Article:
YOU ARE HERE: LAT HomeCollections


Councilman Considers Alternative Growth Plan

SOAR: Official fears Fillmore will always be a poor city if slow-growth initiative is approved. Its petition gatherers face a Tuesday deadline.


FILLMORE — Fearful that this farm town will languish in poverty, Councilman Roger Campbell said Wednesday that he will probably ask the City Council to place a rival growth-control measure on the November ballot if a more restrictive anti-sprawl initiative qualifies for the fall election.

"If they qualify, then I'm leaning toward it real heavily," Campbell said. "I'm going to talk about it at the next council meeting. Everybody on the council opposes this present initiative 100%."

Campbell said he thinks a council majority will favor his measure, which would allow Fillmore to grow from 13,000 residents to about 20,000 over two decades, but also would establish permanent growth boundaries to protect the orchards of the Santa Clara Valley from urban development.

The pending Save Open Space and Agricultural Resources initiative would pull back the city's growth boundaries to within current city limits in some places. And no development could occur beyond those boundaries without voter approval. Similar, but less restrictive, measures have passed in six other local cities in recent years.

Although backers of the Fillmore SOAR have until Tuesday to gather enough voter signatures to put their measure on the Nov. 7 ballot, the five-member City Council could qualify Campbell's measure with a majority vote any time until July.

Campbell, a 49-year-old Fillmore native, criticized backers of the SOAR initiative as newcomers who would stop nearly all growth and keep Fillmore--the county's poorest city--from achieving an economic balance among its residents.

By allowing some growth, Campbell argued, Fillmore can lure affluent residents whose taxes would help pay for services in a city that struggles to provide basic necessities.

"I think it's really critical that we do what we can to protect this valley," he said. "But I also think the SOAR initiative is a no-growth measure. It would lock us in to being the poorest city forever."

Paul Harding, a key backer of the SOAR initiative, said the measure will undoubtedly qualify for the fall ballot, since about 1,000 registered voters have already signed petitions supporting it and only about 500 signatures are required.

But he said he is concerned that a second ballot measure might split the slow-growth electorate. That happened in 1998 in Santa Paula, when two different SOAR initiatives were on the ballot and voters turned both down.

"I guess that's their strategy," Harding said. "But this [Campbell proposal] does surprise me. We had discussions with the city about adopting our plan, and it didn't seem that they were so hostile."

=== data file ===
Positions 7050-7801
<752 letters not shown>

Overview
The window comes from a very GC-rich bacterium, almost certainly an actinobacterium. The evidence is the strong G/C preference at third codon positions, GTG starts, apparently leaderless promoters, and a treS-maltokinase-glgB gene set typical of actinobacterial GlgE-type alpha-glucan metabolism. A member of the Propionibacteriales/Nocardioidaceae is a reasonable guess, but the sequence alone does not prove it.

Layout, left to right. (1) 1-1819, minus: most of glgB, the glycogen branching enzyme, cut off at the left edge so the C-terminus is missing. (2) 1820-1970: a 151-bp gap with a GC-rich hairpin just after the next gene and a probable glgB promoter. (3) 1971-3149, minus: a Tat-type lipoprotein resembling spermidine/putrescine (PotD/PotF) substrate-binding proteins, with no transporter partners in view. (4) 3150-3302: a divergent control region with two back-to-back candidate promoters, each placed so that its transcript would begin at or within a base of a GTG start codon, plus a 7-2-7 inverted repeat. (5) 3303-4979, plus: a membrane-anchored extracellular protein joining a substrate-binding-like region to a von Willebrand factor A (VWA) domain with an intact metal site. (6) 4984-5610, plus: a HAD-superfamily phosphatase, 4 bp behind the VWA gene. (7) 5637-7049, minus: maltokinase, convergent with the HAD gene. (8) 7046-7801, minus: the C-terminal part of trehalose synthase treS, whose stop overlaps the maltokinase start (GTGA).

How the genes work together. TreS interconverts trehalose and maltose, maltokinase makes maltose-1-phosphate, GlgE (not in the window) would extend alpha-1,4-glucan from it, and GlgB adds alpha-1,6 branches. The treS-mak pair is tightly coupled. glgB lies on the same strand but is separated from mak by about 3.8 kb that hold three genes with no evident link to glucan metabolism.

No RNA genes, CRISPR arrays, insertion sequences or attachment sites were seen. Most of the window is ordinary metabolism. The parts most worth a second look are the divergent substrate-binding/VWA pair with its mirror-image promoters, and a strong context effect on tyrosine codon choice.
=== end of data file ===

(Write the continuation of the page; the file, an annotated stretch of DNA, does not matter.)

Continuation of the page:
Harding said negotiations with the city collapsed when officials insisted on including a large new golf course development near a fish hatchery in a compromise agreement.

"We were not willing to move our curb line to accommodate that development because of our concern about the ability of the fish hatchery to survive. So we were forced to proceed with our effort."

SOAR backers also have fundamental disagreements with the council over who should decide how much growth is allowed and what kind of growth is desirable, Harding said. The city's plans for several large expansions outside city limits are worrisome, he said, and do not reflect current community values.

"This is not a matter of no growth," he said. "It's a matter of the people being involved in the decision-making. The council wants to take what little land we have left and put in luxury homes that are not affordable to anyone in this community. And there are a lot of people who feel that a golf course is an extravagant use of land when we have so little left to build on."

The Fillmore SOAR was organized in February by furious residents after the City Council accepted $300,000 from the Newhall Land & Farming Co. to withdraw from a lawsuit challenging the developer's proposed 70,000-resident project at the Los Angeles County line. Newhall also owns about 15,000 acres of farm and range land near Fillmore in this county.

Until then, there was little vocal opposition to the growth plan that Campbell says he would back as a ballot initiative.

"That was our wake-up call," Harding said. "We were complacent. We felt the city had a plan and that it was not supportive of any mega-development. But the Newhall decision kind of rekindled the democratic spirit of our community.

"Our concern is that developers never give up," said Harding, 51, a painting contractor who moved from Los Angeles eight years ago. "And as the City Council changes, there will be constant pressure for additional growth. We've seen it all over Southern California. And we don't want to be the next San Fernando Valley."

Campbell said he sees the Fillmore effort as a "hostile SOAR," which differs from other initiatives passed by voters in six local cities because supporters in Fillmore would not compromise with city officials when drawing proposed growth boundaries.

"Just look at the SOARs that have been passed," Campbell said. "This is the most restrictive ever. And it's being proposed in a town that's been cautious with its growth and protective of its farmland."

Los Angeles Times Articles